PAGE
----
Karen Viger, Campbell, Minn., was diagnosed with breast cancer after a routine mammogram in January. A month later she underwent a single mastectomy to remove her right breast, followed immediately by reconstruction surgery.
Due to the size of the tumor, 5 cm, her oncologist recommended an intensive course of chemotherapy treatment, followed by six weeks of radiation therapy.
Viger can't control the diagnosis nor the treatments, but one way she can fight back is to battle for her hair. She and her husband, Paul Viger, have turned to cold cap therapy to do just that.
Cold cap technology has been successfully used in Europe for 20 years. As doctors refined the therapy, the cap has given patients a 90 to 95 percent success rate. The cap is cooled to 22 degrees below zero and placed on the patient's scalp, Paul Viger said. The cap cools the head and decreases the amount of chemotherapy to the scalp. This helps save the hair follicles and if it works, Viger will keep her hair.
In the type of chemo treatments she is undertaking, a patient's hair usually falls out within 10-14 days. Viger is hoping that by the time she comes back for her second chemo treatment April 23, her hair is still firmly planted on her head.
She underwent her first chemo treatment Monday morning at Essentia Health Wahpeton Clinic. Already nervous about this first step, Viger and her husband had the dry ice on hand in two coolers to replace the cap every 30 minutes during the treatment. Viger said she had to keep replacing the cap up to four hours after the treatment was over, so she had to wear the cap for seven hours Monday. After the first 20 minutes her head was starting to get cold.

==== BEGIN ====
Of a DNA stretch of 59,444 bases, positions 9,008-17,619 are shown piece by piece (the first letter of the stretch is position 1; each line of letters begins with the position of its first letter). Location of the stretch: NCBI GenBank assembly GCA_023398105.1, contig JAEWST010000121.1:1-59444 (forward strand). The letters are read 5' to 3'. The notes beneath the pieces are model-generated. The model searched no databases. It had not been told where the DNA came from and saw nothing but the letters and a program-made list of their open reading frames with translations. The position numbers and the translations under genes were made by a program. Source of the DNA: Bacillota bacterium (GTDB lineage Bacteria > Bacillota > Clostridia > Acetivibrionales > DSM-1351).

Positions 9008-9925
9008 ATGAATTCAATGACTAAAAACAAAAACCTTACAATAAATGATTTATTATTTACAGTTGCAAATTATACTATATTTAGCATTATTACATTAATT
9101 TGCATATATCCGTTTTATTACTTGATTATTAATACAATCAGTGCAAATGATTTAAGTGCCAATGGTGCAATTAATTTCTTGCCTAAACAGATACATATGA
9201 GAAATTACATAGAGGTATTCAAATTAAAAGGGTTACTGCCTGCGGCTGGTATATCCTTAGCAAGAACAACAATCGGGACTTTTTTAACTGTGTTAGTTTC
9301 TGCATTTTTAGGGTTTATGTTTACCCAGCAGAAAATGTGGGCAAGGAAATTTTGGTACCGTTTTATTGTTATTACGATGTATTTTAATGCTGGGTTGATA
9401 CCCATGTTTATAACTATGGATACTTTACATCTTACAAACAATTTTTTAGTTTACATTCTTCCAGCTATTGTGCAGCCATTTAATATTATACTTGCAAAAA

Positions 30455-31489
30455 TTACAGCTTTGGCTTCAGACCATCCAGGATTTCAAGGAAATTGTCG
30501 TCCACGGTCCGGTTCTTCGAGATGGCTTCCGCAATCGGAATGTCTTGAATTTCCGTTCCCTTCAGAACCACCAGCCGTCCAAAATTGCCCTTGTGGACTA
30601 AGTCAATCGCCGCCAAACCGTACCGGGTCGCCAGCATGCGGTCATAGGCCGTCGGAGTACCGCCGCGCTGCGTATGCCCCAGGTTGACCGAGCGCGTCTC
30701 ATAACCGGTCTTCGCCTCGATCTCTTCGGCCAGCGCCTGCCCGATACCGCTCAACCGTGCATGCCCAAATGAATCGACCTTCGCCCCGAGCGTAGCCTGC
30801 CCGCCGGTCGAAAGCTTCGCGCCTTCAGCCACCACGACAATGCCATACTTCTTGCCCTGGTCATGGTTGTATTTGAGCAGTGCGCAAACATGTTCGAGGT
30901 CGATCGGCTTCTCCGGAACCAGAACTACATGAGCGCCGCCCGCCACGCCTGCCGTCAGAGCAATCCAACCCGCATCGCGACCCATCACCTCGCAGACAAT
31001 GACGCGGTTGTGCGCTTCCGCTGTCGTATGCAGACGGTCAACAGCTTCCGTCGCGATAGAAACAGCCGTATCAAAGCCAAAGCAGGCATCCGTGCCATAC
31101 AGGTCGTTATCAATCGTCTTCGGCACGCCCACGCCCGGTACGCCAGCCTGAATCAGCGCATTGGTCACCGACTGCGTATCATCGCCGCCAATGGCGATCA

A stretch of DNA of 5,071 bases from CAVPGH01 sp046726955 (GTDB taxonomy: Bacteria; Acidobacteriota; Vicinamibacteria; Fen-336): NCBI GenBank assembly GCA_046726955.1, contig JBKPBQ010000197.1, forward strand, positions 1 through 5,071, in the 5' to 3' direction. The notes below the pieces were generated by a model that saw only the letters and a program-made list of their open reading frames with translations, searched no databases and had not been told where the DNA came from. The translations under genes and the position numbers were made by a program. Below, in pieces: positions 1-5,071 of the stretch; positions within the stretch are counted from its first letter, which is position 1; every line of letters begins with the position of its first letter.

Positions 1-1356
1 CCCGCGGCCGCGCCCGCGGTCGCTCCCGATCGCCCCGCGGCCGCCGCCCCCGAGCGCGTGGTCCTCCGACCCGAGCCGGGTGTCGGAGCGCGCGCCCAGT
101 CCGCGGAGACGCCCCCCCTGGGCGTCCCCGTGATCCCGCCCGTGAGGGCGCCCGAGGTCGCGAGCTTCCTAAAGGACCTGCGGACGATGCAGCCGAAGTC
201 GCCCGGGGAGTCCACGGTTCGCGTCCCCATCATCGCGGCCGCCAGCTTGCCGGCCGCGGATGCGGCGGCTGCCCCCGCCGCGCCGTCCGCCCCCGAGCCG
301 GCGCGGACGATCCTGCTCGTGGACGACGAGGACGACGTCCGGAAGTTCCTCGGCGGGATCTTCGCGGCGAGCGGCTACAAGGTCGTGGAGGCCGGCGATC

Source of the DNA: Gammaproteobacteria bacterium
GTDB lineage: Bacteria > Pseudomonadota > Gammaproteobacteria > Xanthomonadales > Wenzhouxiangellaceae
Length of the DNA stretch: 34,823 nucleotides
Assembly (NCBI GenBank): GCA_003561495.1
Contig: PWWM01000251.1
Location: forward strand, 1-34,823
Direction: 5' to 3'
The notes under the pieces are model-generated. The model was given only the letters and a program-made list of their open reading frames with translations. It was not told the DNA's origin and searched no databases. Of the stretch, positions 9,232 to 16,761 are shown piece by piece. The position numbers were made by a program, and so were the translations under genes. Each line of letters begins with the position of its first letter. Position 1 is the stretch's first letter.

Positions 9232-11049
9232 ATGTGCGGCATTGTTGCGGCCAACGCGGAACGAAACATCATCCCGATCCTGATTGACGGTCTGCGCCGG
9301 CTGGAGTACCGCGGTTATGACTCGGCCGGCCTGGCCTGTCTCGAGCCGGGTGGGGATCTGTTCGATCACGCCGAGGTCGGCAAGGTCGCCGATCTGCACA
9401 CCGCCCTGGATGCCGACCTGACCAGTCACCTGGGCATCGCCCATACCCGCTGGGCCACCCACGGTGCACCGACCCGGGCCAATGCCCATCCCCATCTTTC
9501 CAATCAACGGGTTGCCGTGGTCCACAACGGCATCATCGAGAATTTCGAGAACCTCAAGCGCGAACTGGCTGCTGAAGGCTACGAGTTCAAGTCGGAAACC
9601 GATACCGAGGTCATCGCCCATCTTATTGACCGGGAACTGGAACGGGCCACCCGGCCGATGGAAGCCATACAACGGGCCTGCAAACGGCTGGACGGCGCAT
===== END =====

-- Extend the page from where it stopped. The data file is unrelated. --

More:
Paul Viger stood by with the timer and the second cap ready to go when the first timer went off. He has felt helpless throughout much of his wife's diagnosis and surgery. Although he couldn't do anything about the former, he can help her in this battle. The cold cap isn't about vanity, he said. Viger's reasoning behind the therapy with the cold cap is to control one aspect of her life.
"Women are more emotionally attached to their hair," Viger said with a laugh.
Paul Viger doesn't want his wife to look in the mirror and see a stranger looking back. He doesn't want her to see a bald head every morning. He wants her to look as normal as possible, for Viger and their children, so saving her hair makes sense to him.
Viger laughed a lot initially. Some of the laughter may have been nerves, but more had to do with her fighting back.
"I'm a fighter," she said, refusing to give in to tears.
The tears may have come later when the cold cap made her head feel like a block of ice, but for now the laughter and smiles showed strength. Viger has a lot to fight for: a loving husband, four beautiful children and a vast support network of family and friends.
As she fights both for her life and hair, Viger's personal struggle will be documented for Daily News readers. Viger has agreed to allow readers to witness her personal struggle. She is betting on the 90 to 95 percent success rate in Europe and wants people to know they have a choice.
"If this works, everything will have been worth it," she said in an earlier interview.
Viger is a diabetic educator at Essential Health Wahpeton Clinic. As a nurse, she has spent 10 of her 13 years in Wahpeton giving chemotherapy treatments to patients.
"A person doesn't understand the emotions a patient goes through unless they face the same diagnosis," she said.